Top 10 best electric cars 2024
Electric cars just keep improving, with longer ranges and shorter charging times. We rank the best on sale now
With the number of electric cars bombarding the new car market, it’s becoming increasingly difficult to keep on top of which electric cars are the best. Once considered a niche prospect, the list of electric cars on sale is now more diverse than ever, and the best electric cars offer good value for money, practicality, reliability, a great driving experience and of course cheaper running costs.
The best electric car for you will depend on your needs and how you’ll use it, but the good news is that EVs are now offered in as many different body styles as conventional petrol and diesel cars, so there’s plenty of choice in this respect. There are electric SUVs, electric hatchbacks and electric performance saloons to name just a few, and the powerful electric motors of many of these mean they will often have higher performance than you might expect of an equivalent combustion-engined model.
Electric cars have traditionally been much more expensive than petrol or diesel cars, but the good news is that with more competition now on the market, the tide seems to be changing. We’re big fans of good value at Carbuyer, so you’ll find that many of our top choices include more affordable models that offer so much for a low price. There are also a few premium electric cars for buyers after a more high-end package.
These days, most electric cars are capable of travelling well over 100 miles on a single charge – more than 300 miles in some cases – and their recharging times have tumbled. The Government expects pure electric cars to account for half of all car sales in the UK car market by 2027, while the number of available charging points continues to increase exponentially. From 2035 onwards, new car buyers will only be able to choose between an electric or hydrogen car.
Electric cars – also known as battery electric vehicles (BEVs) – don’t emit the same harmful exhaust emissions as petrol and diesel cars, offering much lower running costs to offset their typically higher asking prices. For example, electric cars are exempt from paying the London Congestion Charge, while they’re also exempt from paying VED (road tax) until the rules change in 2025. Company car drivers will reap the biggest benefits, however, as all EVs currently fall into the lowest 2% Benefit-in-Kind tax bracket.
You might wonder if an electric car is for you at all, given the fact that they’re still a fairly new prospect for mainstream buyers. This situation is changing, however, with new charging stations continually emerging and support growing for EVs. The range of companies and schemes does seem confusing, but our guide to the best chargepoints should take the hassle out of charging during journeys.
If you often drive long distances, take a look at our guide to the longest-range electric cars, while our list of the best plug-in hybrids may also appeal to town drivers who aren’t quite ready for a full EV. Otherwise, keep reading for what we think are the 10 best electric cars on sale right now.
While the BYD brand might not be a household name yet, the BYD Dolphin recently won not just our Best Small Electric Car Award in the Carbuyer Awards, but also ran away with our Carbuyer Car of the Year Award. Quite simply, it’s hard to ignore the great value the brand’s smallest electric car offers. It’s one of the cheapest electric cars on sale, and yet it boasts a respectable 265-mile official range and a great amount of tech and gadgetry inside.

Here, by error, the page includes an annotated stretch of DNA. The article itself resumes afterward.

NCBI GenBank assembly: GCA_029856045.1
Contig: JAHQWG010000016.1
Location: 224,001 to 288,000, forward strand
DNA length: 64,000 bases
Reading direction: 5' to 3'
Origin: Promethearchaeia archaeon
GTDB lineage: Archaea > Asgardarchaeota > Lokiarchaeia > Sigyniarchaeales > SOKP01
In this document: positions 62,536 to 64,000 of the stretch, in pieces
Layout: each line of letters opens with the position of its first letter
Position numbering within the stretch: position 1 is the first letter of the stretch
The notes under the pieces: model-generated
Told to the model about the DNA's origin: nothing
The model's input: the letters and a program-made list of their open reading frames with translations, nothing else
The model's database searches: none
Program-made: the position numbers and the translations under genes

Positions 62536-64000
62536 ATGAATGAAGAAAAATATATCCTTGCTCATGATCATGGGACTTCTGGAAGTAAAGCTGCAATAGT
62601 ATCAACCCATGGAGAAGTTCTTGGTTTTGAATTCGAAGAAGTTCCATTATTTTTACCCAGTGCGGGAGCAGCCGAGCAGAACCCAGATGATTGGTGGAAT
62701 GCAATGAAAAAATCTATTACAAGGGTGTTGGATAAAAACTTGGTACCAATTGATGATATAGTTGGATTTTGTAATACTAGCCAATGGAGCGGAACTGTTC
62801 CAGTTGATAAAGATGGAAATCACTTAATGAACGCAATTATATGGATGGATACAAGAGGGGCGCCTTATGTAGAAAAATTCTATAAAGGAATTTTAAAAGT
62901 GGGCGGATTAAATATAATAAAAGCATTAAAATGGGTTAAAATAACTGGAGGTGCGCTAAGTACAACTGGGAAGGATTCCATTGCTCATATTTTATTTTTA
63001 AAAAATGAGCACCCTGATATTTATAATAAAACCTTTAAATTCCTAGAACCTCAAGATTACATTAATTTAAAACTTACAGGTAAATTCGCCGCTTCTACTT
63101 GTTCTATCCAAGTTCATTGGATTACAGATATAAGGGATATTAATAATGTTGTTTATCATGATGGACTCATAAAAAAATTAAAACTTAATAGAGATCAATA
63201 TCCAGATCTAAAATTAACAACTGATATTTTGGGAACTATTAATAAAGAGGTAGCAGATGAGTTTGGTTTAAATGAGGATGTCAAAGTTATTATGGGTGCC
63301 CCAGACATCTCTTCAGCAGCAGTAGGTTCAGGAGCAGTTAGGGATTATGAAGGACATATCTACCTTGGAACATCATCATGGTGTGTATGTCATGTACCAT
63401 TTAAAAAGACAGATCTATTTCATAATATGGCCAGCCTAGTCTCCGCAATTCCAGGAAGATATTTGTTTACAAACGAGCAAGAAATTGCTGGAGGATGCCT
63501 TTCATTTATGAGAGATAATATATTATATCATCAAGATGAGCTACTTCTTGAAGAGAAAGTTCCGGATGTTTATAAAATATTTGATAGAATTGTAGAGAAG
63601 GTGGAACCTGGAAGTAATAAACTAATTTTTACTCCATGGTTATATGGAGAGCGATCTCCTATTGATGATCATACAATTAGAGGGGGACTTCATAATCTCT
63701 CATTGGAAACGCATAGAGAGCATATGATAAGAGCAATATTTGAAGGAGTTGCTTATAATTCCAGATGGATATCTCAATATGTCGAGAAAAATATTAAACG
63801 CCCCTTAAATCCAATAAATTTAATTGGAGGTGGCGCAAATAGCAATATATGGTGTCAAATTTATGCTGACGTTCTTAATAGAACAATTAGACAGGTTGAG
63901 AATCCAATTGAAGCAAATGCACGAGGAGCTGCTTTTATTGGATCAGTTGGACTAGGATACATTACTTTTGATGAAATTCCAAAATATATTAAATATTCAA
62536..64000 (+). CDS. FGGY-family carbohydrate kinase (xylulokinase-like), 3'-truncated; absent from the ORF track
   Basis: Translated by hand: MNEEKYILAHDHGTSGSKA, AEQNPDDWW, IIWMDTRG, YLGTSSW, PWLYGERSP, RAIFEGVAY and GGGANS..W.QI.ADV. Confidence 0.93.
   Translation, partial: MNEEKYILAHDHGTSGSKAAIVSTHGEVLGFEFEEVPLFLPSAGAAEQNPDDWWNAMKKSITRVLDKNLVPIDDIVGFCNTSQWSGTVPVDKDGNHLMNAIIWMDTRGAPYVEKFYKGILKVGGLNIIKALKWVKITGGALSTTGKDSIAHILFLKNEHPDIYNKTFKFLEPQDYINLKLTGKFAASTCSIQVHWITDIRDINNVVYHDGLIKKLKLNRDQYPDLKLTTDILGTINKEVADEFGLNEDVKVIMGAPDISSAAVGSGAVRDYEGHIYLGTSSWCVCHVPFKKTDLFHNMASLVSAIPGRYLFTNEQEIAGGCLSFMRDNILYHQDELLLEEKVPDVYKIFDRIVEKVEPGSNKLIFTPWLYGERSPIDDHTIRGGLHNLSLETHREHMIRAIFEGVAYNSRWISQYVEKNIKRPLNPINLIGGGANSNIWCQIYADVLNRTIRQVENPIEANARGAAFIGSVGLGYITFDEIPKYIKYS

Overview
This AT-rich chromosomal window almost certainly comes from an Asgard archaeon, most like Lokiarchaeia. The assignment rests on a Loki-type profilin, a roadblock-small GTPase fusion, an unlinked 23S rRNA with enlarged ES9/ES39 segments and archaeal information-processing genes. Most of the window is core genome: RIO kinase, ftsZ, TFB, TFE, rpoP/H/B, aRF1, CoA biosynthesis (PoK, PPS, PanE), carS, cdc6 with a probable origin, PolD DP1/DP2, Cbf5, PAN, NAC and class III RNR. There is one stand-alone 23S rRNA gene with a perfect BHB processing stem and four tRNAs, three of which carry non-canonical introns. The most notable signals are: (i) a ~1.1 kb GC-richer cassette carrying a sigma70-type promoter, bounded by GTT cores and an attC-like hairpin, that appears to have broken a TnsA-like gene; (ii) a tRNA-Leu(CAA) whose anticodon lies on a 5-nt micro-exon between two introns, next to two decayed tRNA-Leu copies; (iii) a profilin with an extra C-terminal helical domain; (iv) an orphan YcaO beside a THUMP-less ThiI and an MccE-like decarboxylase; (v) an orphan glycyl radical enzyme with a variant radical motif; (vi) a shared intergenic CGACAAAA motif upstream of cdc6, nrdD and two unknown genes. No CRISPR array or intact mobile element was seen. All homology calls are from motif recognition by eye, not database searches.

When we tested the BYD Dolphin we were even impressed with how well it drove – although it’s not a sporty model, it’s actually quite fun to drive, with plenty enough power for most drivers, sent to the front wheels by a 201bhp electric motor. The Dolphin is offered in a choice of four trims: Active, Boost, Comfort and Design, but with so much tech provided even on the entry-level models, including a 12.8-inch rotating infotainment screen, a five-inch digital gauge cluster, adaptive cruise control and a full suite of safety systems, we actually think most buyers would be satisfied enough with Active trim.
Arguably the best-value new car currently on sale in the UK, the MG4 is the first model to sit on the British-Chinese brand’s all-new architecture. While MG’s reputation of late has been tarnished by its cheap-feeling, lacklustre interiors, things have improved for the new 4; while there are still some budget materials, this has to be expected for such an affordable EV, and these are now counterbalanced by a modern and minimalist design, as well as a plethora of standard equipment.
When we tested the MG4, we were surprised how much fun could be had behind the wheel, despite it being one of the cheapest EVs of its size. It feels great to drive around a twisty road, with nicely weighted steering with a good amount of feel through it, too. The lineup is simple, with buyers able to choose between entry-level SE and Trophy models, and two battery options – a 51kWh battery with 167bhp motor and 218-mile range, and a Long Range model with a larger 64kWh battery, 200bhp and a 281-mile range. Both are compatible with 150kW fast charging, which will take around half an hour to complete a 10-80% charge.
Of course there are more luxurious electric cars on the market, but the MG4 really does make you wonder where the compromises are, and thanks to its amazing value it takes our top spot given that it’s quite a gamechanger that could prove to be many consumers’ entry into EV ownership.
The main thing that first struck us about the latest Hyundai Kona was how it looked – quite honestly there’s nothing else on the roads like it at the moment, thanks to its wide front and rear light bars and futuristic styling. Of course, looks can be subjective, but there’s plenty more to like about the Kona Electric.
For starters, it feels a lot more grown up, polished and upmarket compared with its predecessor. We liked the high-quality materials used throughout the interior, and in the face of many other modern electric cars, the Kona Electric retains a good balance of physical and touchscreen-based controls, rather than ditching dials and switches entirely in favour of virtual ones.
It’s also larger than the old model, so its increased practicality now fits with its SUV looks. Hyundai is a brand at the forefront of the shift to electric power, so the Kona Electric’s powertrain is also pretty well sorted. It’s relaxed and refined to drive with even the lower-powered version providing enough oomph for most. You can expect up to 234 miles or 305 miles respectively from a single charge, depending on the battery size, and both are fairly competitive given the price brackets they sit in.